I fit in here because I, too, am caught between identities.
I suspect these comments are true of most small towns in Australia. Especially those that attract visitors and weekenders from the bigger cities around them. Mudgee is definitely one of those towns. But I lived there for a long time and never heard the sound the explosions from the coal mine at Ulan. Although it’s quite possible that her character, living amongst the wineries on an olive farm, was on the Ulan side of town. Her descriptions made me think of the hills out past the cemetery and airport, on the way to the mines. Perhaps from there you could hear the blasts.
However a big part of Vita’s story was about South Africa. She was born there, but her parents moved to Australia when she was young. She inherited not only their white guilt about Apartheid, but she suffered from her own version of guilt. Her time with a counsellor with an interesting excursion into
political will, individual culpability and responsibility. She not only reflected on the injustices and generational effects of Apartheid, but also the Australian colony experience, American slavery, Germany & the Holocaust.
One comment struck me in particular, as I was able to relate it to the current debates around climate change politics. I hear many Gen Z’s talking about climate change with a similar refrain.
It wasn’t me, I shouldn’t have to feel responsible for decisions I didn’t make. This way of thinking can lead to the false conviction that the injustices of the present are similarly outside your influence, that things will remain the same regardless of what you do or don’t do.
I also learnt about psychohistorians. I didn’t even know it was a thing, but learning about the ‘why’ of history and examining the differences between stated intentions and actual events sounds exactly like something I’d like to explore further.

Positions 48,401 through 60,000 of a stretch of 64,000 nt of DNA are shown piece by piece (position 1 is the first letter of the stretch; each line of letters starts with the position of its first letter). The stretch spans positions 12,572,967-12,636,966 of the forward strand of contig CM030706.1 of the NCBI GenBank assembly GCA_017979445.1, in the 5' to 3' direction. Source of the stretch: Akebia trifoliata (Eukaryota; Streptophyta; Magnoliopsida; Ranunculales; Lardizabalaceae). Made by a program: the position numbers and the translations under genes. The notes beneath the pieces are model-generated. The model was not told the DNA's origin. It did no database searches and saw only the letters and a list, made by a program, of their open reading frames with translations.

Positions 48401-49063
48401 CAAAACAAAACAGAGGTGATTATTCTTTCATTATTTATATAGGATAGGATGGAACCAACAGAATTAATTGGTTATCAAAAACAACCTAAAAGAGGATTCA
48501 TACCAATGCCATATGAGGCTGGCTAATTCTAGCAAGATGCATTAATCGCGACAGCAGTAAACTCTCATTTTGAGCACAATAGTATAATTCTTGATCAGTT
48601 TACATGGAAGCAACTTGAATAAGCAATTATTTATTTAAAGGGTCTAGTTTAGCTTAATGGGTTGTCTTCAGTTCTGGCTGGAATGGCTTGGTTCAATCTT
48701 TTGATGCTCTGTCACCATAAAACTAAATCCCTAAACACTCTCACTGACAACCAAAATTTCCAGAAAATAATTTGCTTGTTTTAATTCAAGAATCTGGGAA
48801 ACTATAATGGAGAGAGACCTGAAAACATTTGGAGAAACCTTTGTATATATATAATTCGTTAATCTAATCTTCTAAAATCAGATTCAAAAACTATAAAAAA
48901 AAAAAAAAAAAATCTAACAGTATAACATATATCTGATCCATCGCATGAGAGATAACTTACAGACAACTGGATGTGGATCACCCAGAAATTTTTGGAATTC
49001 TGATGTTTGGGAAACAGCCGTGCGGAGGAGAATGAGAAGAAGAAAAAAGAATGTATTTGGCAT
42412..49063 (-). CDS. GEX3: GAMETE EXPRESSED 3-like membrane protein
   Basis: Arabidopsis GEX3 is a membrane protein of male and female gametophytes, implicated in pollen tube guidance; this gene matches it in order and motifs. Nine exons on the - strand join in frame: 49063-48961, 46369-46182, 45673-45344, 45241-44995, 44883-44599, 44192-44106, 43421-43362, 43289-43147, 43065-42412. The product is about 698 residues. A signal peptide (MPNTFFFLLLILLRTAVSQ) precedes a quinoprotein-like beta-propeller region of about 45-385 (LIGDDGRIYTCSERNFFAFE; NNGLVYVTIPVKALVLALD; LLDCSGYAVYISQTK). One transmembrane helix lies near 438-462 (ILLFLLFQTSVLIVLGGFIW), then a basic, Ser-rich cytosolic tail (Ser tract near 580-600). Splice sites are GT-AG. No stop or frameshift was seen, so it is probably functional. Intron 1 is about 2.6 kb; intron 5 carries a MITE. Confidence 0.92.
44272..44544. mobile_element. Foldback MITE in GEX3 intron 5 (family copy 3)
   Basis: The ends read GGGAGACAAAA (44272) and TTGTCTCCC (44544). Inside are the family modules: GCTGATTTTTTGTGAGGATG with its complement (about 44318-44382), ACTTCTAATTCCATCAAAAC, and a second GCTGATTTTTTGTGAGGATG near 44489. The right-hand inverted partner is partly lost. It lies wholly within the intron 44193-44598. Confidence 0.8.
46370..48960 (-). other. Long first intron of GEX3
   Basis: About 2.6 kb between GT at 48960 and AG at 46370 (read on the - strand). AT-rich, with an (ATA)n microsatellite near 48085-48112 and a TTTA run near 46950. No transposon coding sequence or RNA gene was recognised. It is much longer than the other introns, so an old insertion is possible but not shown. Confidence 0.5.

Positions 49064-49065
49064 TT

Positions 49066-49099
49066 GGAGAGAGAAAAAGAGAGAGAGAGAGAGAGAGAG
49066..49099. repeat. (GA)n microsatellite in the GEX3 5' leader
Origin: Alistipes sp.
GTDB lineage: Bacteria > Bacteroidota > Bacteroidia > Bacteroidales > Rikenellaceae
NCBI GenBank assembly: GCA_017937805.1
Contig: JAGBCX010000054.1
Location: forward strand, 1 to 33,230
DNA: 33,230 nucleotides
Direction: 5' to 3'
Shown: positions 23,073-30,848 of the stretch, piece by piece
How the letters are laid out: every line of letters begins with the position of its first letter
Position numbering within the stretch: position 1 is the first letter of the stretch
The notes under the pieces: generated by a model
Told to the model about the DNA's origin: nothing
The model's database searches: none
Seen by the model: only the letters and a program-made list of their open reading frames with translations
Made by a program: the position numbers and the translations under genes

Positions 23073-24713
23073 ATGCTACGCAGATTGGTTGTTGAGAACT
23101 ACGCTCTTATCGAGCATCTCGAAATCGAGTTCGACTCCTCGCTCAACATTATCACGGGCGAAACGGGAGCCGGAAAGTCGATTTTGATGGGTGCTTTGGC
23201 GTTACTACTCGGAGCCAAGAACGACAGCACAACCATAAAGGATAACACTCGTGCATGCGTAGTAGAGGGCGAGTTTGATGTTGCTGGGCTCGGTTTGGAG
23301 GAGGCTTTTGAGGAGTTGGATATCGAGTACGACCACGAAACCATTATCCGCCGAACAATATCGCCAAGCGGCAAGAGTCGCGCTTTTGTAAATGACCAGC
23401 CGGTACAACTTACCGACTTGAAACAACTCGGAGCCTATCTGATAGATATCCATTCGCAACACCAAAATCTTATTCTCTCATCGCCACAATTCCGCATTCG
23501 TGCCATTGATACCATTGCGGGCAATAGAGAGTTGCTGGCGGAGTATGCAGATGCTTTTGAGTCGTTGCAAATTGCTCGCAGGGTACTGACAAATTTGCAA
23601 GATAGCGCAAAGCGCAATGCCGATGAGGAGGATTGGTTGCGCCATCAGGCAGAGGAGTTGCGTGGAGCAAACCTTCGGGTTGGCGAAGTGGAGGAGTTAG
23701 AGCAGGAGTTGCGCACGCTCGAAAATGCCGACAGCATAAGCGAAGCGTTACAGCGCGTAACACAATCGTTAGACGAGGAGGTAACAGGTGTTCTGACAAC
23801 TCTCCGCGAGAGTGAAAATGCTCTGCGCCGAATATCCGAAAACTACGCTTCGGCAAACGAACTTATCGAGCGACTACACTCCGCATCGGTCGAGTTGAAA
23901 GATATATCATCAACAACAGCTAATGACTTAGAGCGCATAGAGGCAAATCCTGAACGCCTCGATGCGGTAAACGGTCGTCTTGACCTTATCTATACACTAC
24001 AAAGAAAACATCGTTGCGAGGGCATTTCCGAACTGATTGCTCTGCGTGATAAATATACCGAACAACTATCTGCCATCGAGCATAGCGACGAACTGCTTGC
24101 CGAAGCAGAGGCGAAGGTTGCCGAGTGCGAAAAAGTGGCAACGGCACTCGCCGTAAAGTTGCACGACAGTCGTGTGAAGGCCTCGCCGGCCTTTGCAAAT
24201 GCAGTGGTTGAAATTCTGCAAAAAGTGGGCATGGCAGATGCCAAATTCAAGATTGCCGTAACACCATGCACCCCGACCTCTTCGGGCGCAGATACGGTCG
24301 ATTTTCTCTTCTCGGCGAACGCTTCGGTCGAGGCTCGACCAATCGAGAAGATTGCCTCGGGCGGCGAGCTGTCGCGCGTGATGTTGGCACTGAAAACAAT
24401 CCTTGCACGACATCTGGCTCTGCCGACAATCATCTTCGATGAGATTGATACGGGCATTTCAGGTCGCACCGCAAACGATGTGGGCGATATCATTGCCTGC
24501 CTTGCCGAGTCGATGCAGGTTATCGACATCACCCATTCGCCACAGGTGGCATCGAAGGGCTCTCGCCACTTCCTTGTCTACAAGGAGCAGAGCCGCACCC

The rallying cry of psychohistorians is that history repeats itself because of the propulsive effects of humiliation….They believe that the traumatised country, like the traumatised individual, has a psyche that is fractured. It has an unconscious. It buries painful memories, It indulges wishful fantasies through national myths….The Germans have developed an entire vocabulary and classification system for the different kinds of guilt suffered by different generations.
There’s a whole lot of stuff about archaeology and Pompeii and Royce’s reasons for feeling guilty and remorseful, that I haven’t gone into here. Both Kate & Lisa explore these angles further, if you’re interested. Like both Kate & Lisa, In the Garden of Fugitives will be added to my best books of 2019 list.
Not one of the wise elders whose path I was privileged to cross in my years there ever said to me: No human being should have to go through life alone; do everything you can to find your person, the one who makes it bearable, the one who will love you back. Or everything else will be for naught anyway.